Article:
Indonesian Soto Ayam Recipe (Chicken Noodle Soup)
To kick up the flavor of the traditional Soto Ayam, this variation is infused with coconut milk and more spices. Serve hot with lime wedges.
1/2 chicken breast meat, skinless and deboned (cut into small cubes)
1 stalk of lemon grass (cut into 3 strips)
1 can of coconut milk
1 can of chicken broth
1 glass of water
1 teaspoon of coriander seeds
1 teaspoon of cumin seeds
4 shallots (chopped)
3 cloves of garlic (chopped)
2 pieces of turmeric (peeled and chopped) or 1 tablespoon of turmeric powder
2-inch piece of galangal (peeled and sliced)
2-inch piece of ginger (peeled and sliced)
1 tablespoon of fresh lime juice
2 cups of sliced cabbages
2 cups of bean sprouts
1/2 pack of vermicelli or 1 small package of glass noodles
2 limes, cut into wedges
2 hard-boiled eggs (cut into wedges)
1 stalk of spring onion (chopped)
Blanch beansprouts, pre-soaked vermicelli / glass noddles, cabbages in another pot of boiling water and transfer them into a bowl once they are cooked. Add in toppings of hard-boiled eggs, chopped spring onions and pour the hot chicken broth into the bowl. Serve hot with lime wedges.
OK, it’s official, I am in looooooooove with Indonesian food.
Since discovering the taste of real Indonesian food at Java Spice in Rowland Heights, I have had no less than 5 Indonesian meals (eat-in, take-out, and home cooking included) in the last two weeks: dishes such as Ayam Kalasan, Soto Ayam, Gado-Gado, Nasi Goreng, and Sate.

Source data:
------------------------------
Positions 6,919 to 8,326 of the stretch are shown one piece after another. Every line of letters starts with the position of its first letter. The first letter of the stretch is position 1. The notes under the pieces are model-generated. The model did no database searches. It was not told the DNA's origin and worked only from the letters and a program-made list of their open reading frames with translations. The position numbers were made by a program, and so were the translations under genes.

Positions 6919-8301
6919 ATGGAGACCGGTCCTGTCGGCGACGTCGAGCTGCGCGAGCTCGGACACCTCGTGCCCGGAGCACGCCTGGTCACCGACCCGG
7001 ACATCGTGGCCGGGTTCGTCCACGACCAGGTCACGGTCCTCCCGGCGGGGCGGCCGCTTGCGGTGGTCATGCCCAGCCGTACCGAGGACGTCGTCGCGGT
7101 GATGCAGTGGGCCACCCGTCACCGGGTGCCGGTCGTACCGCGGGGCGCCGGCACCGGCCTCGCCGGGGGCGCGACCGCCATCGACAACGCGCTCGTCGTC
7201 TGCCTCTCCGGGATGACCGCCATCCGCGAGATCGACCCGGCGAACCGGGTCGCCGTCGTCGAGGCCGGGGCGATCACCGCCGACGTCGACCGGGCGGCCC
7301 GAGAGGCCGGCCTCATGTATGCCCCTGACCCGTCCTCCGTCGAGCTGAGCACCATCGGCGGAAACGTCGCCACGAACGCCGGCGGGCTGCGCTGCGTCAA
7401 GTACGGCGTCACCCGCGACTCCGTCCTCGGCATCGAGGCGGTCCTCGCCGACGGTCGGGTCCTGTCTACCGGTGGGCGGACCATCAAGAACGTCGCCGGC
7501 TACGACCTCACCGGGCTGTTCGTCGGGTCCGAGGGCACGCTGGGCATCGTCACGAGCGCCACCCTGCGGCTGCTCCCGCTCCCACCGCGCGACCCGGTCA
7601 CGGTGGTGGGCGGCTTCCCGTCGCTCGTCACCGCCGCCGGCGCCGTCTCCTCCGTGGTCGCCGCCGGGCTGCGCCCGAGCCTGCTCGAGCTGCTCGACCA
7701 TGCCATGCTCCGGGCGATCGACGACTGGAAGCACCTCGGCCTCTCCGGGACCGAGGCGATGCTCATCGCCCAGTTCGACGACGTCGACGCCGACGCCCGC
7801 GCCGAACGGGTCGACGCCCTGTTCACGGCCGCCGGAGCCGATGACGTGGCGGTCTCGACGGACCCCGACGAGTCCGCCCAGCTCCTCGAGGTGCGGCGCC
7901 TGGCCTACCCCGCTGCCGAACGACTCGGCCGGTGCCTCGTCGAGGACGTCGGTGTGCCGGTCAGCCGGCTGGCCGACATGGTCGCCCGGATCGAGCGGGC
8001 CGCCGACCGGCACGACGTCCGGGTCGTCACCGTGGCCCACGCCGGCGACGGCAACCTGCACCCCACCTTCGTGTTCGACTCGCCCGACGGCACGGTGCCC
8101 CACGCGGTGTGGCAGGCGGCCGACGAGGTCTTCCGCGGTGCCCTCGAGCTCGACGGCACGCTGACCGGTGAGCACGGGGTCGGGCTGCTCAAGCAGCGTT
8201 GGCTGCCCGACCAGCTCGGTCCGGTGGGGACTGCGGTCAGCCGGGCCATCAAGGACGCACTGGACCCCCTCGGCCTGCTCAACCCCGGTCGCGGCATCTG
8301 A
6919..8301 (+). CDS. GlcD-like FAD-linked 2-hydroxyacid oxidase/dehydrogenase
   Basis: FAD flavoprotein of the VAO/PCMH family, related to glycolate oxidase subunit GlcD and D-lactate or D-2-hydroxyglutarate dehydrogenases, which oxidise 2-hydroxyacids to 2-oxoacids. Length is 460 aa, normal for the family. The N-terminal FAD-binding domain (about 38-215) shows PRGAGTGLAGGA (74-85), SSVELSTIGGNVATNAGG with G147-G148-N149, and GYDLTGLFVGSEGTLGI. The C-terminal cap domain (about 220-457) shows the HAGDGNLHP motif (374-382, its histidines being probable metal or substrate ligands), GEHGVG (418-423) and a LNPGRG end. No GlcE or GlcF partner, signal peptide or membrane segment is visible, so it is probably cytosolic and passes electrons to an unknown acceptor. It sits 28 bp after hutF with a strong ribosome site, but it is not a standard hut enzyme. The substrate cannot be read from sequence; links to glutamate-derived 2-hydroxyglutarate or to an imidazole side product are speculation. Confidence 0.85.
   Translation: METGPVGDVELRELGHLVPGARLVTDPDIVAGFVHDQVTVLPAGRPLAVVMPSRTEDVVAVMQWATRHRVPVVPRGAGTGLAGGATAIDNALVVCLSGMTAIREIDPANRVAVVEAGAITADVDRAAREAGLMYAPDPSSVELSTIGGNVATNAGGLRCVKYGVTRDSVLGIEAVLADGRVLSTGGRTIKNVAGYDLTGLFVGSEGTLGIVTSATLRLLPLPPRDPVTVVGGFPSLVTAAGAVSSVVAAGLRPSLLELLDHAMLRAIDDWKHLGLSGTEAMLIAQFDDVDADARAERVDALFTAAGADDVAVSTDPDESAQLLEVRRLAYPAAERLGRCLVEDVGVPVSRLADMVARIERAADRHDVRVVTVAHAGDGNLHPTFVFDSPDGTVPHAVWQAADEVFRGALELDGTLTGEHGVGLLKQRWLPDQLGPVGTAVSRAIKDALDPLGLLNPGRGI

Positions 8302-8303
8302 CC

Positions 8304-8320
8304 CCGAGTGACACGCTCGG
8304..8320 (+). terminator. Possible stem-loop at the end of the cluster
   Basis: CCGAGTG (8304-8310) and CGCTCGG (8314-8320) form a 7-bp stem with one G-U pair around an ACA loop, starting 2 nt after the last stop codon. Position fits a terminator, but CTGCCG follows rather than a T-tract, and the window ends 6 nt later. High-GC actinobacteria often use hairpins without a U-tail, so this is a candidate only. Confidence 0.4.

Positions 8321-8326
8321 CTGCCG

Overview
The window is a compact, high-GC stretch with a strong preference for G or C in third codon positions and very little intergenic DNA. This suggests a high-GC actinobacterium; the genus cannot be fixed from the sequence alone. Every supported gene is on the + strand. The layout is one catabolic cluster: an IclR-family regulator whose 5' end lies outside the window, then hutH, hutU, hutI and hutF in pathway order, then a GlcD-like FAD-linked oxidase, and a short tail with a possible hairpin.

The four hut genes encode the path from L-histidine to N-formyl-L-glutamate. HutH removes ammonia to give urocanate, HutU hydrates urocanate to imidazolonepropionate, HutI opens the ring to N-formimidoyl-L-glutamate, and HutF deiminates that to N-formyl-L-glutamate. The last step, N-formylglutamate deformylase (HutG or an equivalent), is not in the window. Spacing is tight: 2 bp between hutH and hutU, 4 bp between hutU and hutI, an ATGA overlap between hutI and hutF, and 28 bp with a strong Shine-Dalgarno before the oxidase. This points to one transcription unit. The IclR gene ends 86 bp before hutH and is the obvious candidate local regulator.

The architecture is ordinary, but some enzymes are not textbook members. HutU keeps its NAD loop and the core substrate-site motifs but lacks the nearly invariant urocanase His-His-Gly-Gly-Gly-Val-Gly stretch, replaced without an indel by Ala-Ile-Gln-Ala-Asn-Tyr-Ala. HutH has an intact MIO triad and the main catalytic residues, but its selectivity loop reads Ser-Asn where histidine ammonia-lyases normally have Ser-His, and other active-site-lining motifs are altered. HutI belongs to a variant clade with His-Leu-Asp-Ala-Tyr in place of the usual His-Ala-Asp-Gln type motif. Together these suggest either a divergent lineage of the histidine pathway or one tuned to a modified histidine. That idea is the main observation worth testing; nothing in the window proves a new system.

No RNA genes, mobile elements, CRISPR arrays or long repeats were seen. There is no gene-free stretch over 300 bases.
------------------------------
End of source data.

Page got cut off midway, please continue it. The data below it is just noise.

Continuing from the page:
This is not my first mad cuisine crush. I will spend an obsessive amount of time researching a new (to me) cuisine when I fall in love with it. I have been similarly smitten with Thai, Vietnamese, Japanese, and Sichuan cuisines. So yes, I became a food stalker and searched everywhere for Indonesian recipes, food pictures, blogs, restaurants, and cookbooks.
It was like being back at school and Indonesian food was my graduate course. I burned the midnight oil for an Indonesian Food exam. I went to local libraries, Borders, Barnes & Noble’s religiously and holed up in the ethnic cookbooks section reading and ogling beautiful Indonesian cookbooks (unfortunately, there are only a handful of them!). I just have to cook Indonesian food in my kitchen, with my own hands, to satisfy and get over my current obsessive-compulsive behavior…
And before the restraining order goes into effect.
Finally I got myself the long list of ingredients and spent hours cooking up the following Soto Ayam.
I am never a huge fan of Soto Ayam in Malaysia but the Indonesian version of Soto Ayam won me over. To kick up the flavor of the traditional Soto Ayam, this variation is infused with coconut milk and more spices. In Indonesia , this dish is called Soto Resah. It tasted very good and my native Malaysian palate favors this more complex and richer rendition.